Speaking to my Mum about it now, she doesn’t remember the red woman, and I have to admit it could have all got a bit confused in my pre-teen head. The point is, though, my Mum was always going on about ghosts. There was her first flat where her disbelieving housemates got a terrible, poltergeist style awakening one evening when the lights began flashing on and off of their own accord, doors opened with no one behind them and one girl accidentally sat on whatever it was, its arms furling around her, all of which saw the lot of them barricaded in one of the bedrooms when, one day, Mum, vindicated, returned from work. Then there was her boss’s house, the aforementioned director, where plates skidded across tables, books were found strewn over the floor of supposedly tidy rooms and where my mother’s bedside received frequent nocturnal visitations from disturbed, hostile entities silently demanding she leave and never return. Finally there was our family home in ——- and the old lady who would come to Mum in times of extreme sadness or stress in order to comfort her. My Mum’s always been haunted it seems. It’s like the Sixth Sense or something.

And we all know how that turned out.

The elephant in the corner of all these spooky fireside tales is somewhat less thrilling I’m afraid. Astute readers will already realise there’s a common element to all of this, the thing quite possibly causing it all, my mother herself. To say my mum had a happy time of it in 80s would be pushing it. She had a good job doing creative, rewarding work, but she was overworked, often stuck in that fucking edit suite for nights on end with no break, only to see her producer credit given to the rent boy. She was in a relationship with the same man who gave him the credit too. A highly abusive relationship. When she finally returned to our East Sussex home, often around midnight or later, sleep deprived, frazzled and terrified for her two boys because her boss/lover had decided, on a whim, to fire her that day, or some such everyday evil shit like that, she was a nightmare. Like her mother before her, my Mum was frequently a volatile mess, and, as much as i love her, and i do, i have to admit I spent a good part of my childhood genuinely frightened of her. It’s easy now to see that the ghosts in question were probably just her own pain, or, in the case of the old woman, its antidote, displaced into the places she inhabited.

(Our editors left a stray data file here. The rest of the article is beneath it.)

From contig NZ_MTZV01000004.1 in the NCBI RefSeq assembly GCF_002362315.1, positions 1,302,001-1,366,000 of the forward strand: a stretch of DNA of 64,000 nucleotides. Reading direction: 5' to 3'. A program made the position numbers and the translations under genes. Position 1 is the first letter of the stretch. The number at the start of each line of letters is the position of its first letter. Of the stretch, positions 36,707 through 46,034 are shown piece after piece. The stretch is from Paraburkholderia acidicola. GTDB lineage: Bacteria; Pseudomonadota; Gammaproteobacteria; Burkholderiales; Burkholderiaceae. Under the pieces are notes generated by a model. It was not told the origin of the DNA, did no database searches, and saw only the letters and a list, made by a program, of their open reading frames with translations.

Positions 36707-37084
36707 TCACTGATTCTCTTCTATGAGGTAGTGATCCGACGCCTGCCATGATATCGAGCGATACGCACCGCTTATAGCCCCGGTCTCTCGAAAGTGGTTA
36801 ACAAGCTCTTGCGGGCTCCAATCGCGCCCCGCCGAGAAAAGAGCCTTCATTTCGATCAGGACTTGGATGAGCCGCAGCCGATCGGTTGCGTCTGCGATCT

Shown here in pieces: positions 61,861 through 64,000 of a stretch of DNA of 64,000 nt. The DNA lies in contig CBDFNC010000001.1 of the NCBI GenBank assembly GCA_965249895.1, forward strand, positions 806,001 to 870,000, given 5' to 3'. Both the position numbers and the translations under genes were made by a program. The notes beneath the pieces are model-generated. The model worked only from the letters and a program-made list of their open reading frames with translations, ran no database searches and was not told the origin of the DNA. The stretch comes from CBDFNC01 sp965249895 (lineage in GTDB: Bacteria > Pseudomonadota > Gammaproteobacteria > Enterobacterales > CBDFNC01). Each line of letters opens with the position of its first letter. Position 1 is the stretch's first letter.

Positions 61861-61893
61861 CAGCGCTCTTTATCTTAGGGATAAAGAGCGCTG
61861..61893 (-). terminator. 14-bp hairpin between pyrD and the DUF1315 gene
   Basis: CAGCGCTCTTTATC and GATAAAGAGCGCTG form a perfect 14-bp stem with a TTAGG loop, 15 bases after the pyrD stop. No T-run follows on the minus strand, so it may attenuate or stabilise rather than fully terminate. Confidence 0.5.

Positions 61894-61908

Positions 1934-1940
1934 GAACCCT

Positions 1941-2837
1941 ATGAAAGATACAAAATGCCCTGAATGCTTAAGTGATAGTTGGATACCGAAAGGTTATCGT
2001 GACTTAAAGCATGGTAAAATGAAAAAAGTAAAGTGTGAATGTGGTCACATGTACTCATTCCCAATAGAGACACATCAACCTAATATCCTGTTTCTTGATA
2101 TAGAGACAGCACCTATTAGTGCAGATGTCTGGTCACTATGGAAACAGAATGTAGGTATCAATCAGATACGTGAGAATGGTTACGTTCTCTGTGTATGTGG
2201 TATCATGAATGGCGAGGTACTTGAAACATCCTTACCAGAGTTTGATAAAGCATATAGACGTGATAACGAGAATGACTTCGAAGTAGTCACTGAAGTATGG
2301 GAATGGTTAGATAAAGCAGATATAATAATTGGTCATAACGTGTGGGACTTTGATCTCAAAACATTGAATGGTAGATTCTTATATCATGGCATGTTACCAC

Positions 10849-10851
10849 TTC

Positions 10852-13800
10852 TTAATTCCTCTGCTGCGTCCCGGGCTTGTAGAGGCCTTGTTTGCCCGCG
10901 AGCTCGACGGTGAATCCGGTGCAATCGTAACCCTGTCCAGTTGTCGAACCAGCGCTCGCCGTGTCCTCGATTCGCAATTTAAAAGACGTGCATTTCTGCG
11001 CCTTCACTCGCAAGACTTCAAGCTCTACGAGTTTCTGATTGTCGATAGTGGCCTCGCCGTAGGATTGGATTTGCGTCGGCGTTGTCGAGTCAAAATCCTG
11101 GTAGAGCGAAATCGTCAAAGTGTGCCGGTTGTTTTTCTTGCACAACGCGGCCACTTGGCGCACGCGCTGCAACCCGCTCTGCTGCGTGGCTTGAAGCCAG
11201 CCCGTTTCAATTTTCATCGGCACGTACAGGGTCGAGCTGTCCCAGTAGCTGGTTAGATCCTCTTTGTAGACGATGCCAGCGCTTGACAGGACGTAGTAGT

My mother was the red woman, and, I tell you, there were times when you could practically see the frenzied demon peering out from beneath the mask she wore up to London every day.

Aggregator Bastardator

October 18th, 2011


As you hopefully noticed, we spent a large part of last month bringing you the best in bastardry.  We’ve got some spooky Notes From the Borderland coming up in time for Halloween, so right now seems like as good a time as any to collect all of our bastardly musings together and to celebrate the cruel simplicity of the banner The Beast Must Die created for the event:

Hopefully you’ll be able to forgive me for indulging in a little bit of back-patting here while I take you through AN INDEX OF BASTARDS!

DARKSEID IS… looking pretty fucking slick, actually! Click here to experience MAXIMUM BASTARDATION!